Bandon Marsh National Wildlife Refuge

Bandon Marsh National Wildlife Refuge is an 889-acre property located along the Oregon Coast near the mouth of the Coquille River. The property contains two units: Bandon Marsh and Ni-les'tun. Bandon Marsh is the last undisturbed tract of salt marsh in the Coquille River estuary. This is a mix of Sitka spruce and alder river bank communities fronting on mudflats and salt marsh. This is important nesting and resting area for neotropical migrants, wading birds, raptors, shorebirds and migratory waterfowl. What also makes the area important is the presence of so many juvenile and adult Chinook and Coho salmon and steelhead and cutthroat trout in the lower Coquille River estuary.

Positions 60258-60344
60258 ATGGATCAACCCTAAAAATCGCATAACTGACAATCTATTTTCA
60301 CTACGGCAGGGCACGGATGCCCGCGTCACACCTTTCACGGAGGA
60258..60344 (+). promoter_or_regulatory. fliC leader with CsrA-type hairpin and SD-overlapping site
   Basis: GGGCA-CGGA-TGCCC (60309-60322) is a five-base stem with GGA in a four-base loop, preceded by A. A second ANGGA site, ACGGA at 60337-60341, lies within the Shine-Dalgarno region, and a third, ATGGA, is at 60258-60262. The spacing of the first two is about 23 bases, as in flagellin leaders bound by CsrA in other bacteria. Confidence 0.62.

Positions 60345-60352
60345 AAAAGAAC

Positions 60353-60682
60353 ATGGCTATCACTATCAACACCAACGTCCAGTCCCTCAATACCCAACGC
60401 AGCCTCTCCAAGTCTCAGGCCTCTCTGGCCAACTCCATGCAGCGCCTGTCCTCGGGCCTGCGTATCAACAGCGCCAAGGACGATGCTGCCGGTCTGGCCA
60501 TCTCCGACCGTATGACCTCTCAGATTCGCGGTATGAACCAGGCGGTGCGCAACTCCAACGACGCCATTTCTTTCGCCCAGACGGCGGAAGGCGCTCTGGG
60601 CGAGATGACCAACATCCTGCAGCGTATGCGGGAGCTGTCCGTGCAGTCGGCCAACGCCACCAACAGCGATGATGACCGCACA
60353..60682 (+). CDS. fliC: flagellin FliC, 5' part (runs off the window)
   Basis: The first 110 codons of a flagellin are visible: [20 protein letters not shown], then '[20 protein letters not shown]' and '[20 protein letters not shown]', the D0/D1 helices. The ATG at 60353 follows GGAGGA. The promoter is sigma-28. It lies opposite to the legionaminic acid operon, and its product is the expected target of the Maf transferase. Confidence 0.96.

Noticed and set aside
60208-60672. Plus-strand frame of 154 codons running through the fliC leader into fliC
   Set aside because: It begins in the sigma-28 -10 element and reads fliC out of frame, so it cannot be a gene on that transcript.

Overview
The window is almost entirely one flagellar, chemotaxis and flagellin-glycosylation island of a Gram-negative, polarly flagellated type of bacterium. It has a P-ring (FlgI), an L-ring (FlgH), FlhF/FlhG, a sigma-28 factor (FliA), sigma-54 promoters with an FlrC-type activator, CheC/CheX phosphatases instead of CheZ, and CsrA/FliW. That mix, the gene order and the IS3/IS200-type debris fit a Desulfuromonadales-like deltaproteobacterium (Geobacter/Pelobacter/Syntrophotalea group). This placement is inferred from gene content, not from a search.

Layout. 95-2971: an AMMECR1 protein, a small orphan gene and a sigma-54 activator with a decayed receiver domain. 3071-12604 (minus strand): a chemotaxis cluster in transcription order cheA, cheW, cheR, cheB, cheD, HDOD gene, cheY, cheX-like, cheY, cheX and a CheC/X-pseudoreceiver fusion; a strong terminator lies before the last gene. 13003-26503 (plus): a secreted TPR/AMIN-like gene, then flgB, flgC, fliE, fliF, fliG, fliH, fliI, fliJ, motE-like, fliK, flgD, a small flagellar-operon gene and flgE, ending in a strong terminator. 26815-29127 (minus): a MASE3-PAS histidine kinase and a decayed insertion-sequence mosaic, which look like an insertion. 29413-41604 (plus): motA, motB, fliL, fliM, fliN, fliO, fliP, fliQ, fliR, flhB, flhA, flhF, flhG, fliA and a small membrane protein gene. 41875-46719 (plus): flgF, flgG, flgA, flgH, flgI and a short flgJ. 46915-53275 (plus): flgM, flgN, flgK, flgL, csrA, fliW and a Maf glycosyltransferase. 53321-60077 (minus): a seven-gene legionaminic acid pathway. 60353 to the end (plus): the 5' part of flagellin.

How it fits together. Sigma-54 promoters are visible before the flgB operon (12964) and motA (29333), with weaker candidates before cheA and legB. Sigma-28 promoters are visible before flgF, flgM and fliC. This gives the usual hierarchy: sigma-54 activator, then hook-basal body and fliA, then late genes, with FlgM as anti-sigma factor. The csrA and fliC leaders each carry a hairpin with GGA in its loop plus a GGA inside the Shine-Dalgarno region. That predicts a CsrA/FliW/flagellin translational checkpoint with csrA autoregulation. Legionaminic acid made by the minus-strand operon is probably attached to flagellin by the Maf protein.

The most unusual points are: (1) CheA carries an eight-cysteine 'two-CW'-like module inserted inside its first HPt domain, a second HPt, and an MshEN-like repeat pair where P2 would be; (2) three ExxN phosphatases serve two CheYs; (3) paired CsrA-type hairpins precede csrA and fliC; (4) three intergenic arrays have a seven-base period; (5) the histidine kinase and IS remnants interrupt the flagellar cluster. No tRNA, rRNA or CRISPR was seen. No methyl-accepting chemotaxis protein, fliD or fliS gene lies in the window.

The Ni-les'tun Unit is located about 1/4 mile upstream on the other side of the Coquille River from the Bandon Marsh Unit. Public use of Ni-les'tun is limited to environmental education only. This unit was named by the Coquille Indian Tribe in honor of all the fish weirs in the area. The unit is managed as a natural area but effort is under way to restore the dike-protected lowland pasture to natural tidal marsh.

Bandon Marsh National Wildlife Refuge is most noted among bird watchers as a place to catch views of rare shorebirds like the Mongolian plover, ruff and Hudsonian godwit. You'll also find California brown pelicans, red phalaropes, whimbrels, black-bellied plovers, Pacific golden plovers, semipalmated plovers and Western and least sandpipers. The mudflats are also rich in crab, clam, worm and shrimp.

There are several accesses to the property for clammers, hunters and fishermen and several overlooks for the bird watchers in the crowd.

Shorebirds in flight above at Bandon Marsh NWR
Shorebirds in flight at Bandon Marsh NWR
Map of Bandon Marsh National Wildlife Refuge